- In Metroid Prime and Metroid Prime 2: Echoes, Metroids who have broken free from their containment tubes will engage in combat with the Pirates and vice versa. However, on the Pirate Homeworld in Metroid Prime 3: Corruption, both sides will ignore each other and assault Samus in tandem. A logical explanation would be that both sides, being corrupted by Phazon, no longer see each other as adversaries (this has been noted in Pirate research experiment reports found by Samus in Metroid Prime) or that both species are forced by Dark Samus to work as a group. This could also be due to a programming error, as both creatures never appear in the same room outside of containment unless Samus trips the alarm and enters a Metroid-infested room, forcing the Pirates to appear in it.
- In Metroid Prime and Metroid Prime 2: Echoes, when a Metroid collides with Phazon or any Door, respectively, it will explode.
- In Metroid Fusion, Samus is saved from X infection by a Metroid vaccine only made from Metroid cells. This suggests that the Chozo engineered even the Metroid's base cells to prey upon those of the X.
- Ironically, the Cold X of Metroid Fusion attempted to counteract against Samus due to her Metroid cells and her weakness to cold. It is doubtful Cold X existed back on SR388 due to the planet's lack of a cold climate. If possible, the Cold X could have slowed down the Metroid's activity on SR388, though it is unlikely they would have been able to kill a single Metroid, as they lacked concussive weaponry to shatter them. On the other hand, they could have used a large, powerful creature to break them (such as Arachnus).
- In early encounters with the SA-X, the imitation would attempt to kill Samus by using the traditional tactic used to kill Larval Metroids (freezing her in place with the Ice Beam, then shooting a Super Missile at her). It is most likely from Samus's memories that the SA-X learned of this combination of attacks.
- Some Space Pirates are known to have treated Metroids as pets. Although High Command strictly forbids this, some Metroids can be scanned with evidence of being recently fed with Space Pirate rations and pet treats. This caused the Metroids in question to suffer food poisoning, and occasionally became frenzied creatures.
- Metroids are the Metroid series equivalent to the Alien series Xenomorph.
- In the real-time-strategy game Starcraft II: Wings of Liberty, on the level Piercing the Shroud it is possible to see a Tauren Space Marine and a Metroid.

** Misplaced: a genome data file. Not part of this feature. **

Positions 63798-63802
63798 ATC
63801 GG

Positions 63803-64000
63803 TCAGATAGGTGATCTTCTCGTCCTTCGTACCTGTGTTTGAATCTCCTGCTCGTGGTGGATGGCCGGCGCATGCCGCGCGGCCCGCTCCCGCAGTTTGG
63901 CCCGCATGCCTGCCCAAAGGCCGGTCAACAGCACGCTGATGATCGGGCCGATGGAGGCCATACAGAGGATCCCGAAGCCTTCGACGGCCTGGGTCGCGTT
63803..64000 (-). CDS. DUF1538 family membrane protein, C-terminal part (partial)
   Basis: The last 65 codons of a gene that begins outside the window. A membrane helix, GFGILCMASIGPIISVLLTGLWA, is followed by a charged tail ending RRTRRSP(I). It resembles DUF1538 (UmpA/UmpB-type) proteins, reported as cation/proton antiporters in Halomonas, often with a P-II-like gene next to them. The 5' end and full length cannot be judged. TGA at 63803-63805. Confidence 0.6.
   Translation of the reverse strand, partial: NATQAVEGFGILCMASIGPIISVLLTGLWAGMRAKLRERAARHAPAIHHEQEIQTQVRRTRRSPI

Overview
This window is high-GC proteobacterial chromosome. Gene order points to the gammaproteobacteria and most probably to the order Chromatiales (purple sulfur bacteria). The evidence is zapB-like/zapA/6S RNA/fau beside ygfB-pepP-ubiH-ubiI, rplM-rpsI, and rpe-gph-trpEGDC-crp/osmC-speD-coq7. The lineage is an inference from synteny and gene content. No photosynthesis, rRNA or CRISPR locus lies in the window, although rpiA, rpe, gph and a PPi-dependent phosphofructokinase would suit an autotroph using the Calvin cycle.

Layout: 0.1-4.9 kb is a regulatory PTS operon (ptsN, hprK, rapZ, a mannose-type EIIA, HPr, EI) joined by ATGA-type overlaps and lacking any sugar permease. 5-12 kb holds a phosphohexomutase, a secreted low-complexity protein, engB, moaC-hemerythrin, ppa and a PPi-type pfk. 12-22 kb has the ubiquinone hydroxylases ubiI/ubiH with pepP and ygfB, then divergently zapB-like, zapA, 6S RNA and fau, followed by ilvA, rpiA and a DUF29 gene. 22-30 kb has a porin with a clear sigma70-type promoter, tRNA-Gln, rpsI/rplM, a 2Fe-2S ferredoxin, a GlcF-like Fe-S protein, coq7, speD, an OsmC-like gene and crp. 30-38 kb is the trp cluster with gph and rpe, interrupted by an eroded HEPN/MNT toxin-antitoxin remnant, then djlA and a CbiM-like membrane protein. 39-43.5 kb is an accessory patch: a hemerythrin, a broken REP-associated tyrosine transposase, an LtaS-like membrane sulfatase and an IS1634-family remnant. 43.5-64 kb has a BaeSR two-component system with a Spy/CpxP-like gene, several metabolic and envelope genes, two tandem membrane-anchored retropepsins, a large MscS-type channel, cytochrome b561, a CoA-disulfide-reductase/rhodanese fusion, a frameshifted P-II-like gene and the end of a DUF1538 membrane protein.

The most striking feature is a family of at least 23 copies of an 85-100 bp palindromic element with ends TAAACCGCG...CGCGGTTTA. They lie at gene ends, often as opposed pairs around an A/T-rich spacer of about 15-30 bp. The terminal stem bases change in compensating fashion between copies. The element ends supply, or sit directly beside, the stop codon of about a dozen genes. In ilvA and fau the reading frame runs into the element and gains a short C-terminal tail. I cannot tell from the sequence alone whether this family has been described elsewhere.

- In Metroid Prime 2: Echoes, several Metroids can be seen in the Space Pirate Agon base, apparently feeding on a possessed Space Pirate. They appear to be in a state of zero gravity, taking turns bumping the Space Pirate back and forth as the pirate is floating in the stasis tank. If the pirate is scanned, the scan states that the pirate is being leeched of energy. Strangely, the Metroids' life-sucking pincers do not touch the pirate, perhaps implying that the Metroids can leech energy just by coming into contact with their prey.
- In Metroid: Other M, Adam Malkovich says that Ridley's threat level is the same as a Metroid's.
- The Metroids seem to have various similarities to the Eratis Bug on Stargate Atlantis. The Eratis Bug latches onto a victim and begins draining it of its life energy. They are extremely hard to get off. Finally, their place on their homeworld is various caves throughout the planet. Metroids also share the life-draining attribute with the Wraith, who also appear in the same series as the Eratis Bug.
- Although all species of Metroid seen in the actual Metroid games possess three spherical nuclei, Metroid: Other M concept art depicts a larval Zebesian Metroid with at least four nuclei.
- The background of Metroid Prime Pinball 's Wireless Mission mode features a Metroid with many more, smaller nuclei and a jagged shell.
- When reading the temporary scan of a creature in Corruption, a pair of Metroids are seen to either side of the scan text. The nuclei of the two Metroids are placed side to side and are connected by lines to the bottom of their membrane.
- NES Remix includes a Metroid Miiverse stamp.
For official artwork, see Metroids' Gallery.
Notes and ReferencesEdit
- ^ Metroid Prime Pirate Data "Metroid Morphology" from Phendrana Drifts
- ^ While in the Metroid Processing area of Metroid Prime 3, when you scan the dissected Metroids you read "Observations on Metroids native to different planets display subtle variations in biological processes." such as in video . When scanning a Metroid in a glass tube you read "Our Homeworld's unique atmosphere has resulted in various unique physiological mutations." such as in video .
- ^ The English manual for Metroid deliberately referred to Samus as a male, not a female
- ^ Famicom Disk System: The More You Play It, the More You'll Want to Play!. The Metroid Database. Retrieved on 2011-06-15.
|Natural Life Cycle|| |
|Zebes Metroids|| |
|Tallon IV Metroids|
|Aether Metroids|| |
|Phazon Metroids|| |
|Cocoons and Eggs|| |
|Artificial Metroids|| |
|Metroid Hybrids|| |
|Specific Metroids|| |
|Metroid Technologies|| |
|Space Pirates||Bombu • Class I Energy Harvester • Elite Pirate • Megaroid • Metroids • Mimic • Preed • Puffer Mine|
|Galactic Federation||Cyborg Zebesian • Nightmare • Queen Metroid • Super Zebesian • Unfreezable Metroid • X Parasite (desired) • SA-X (desired)|
|Other||Kanden • Quadtroid|
|Related||Bioweapon Research Center • Project Metroid Warriors|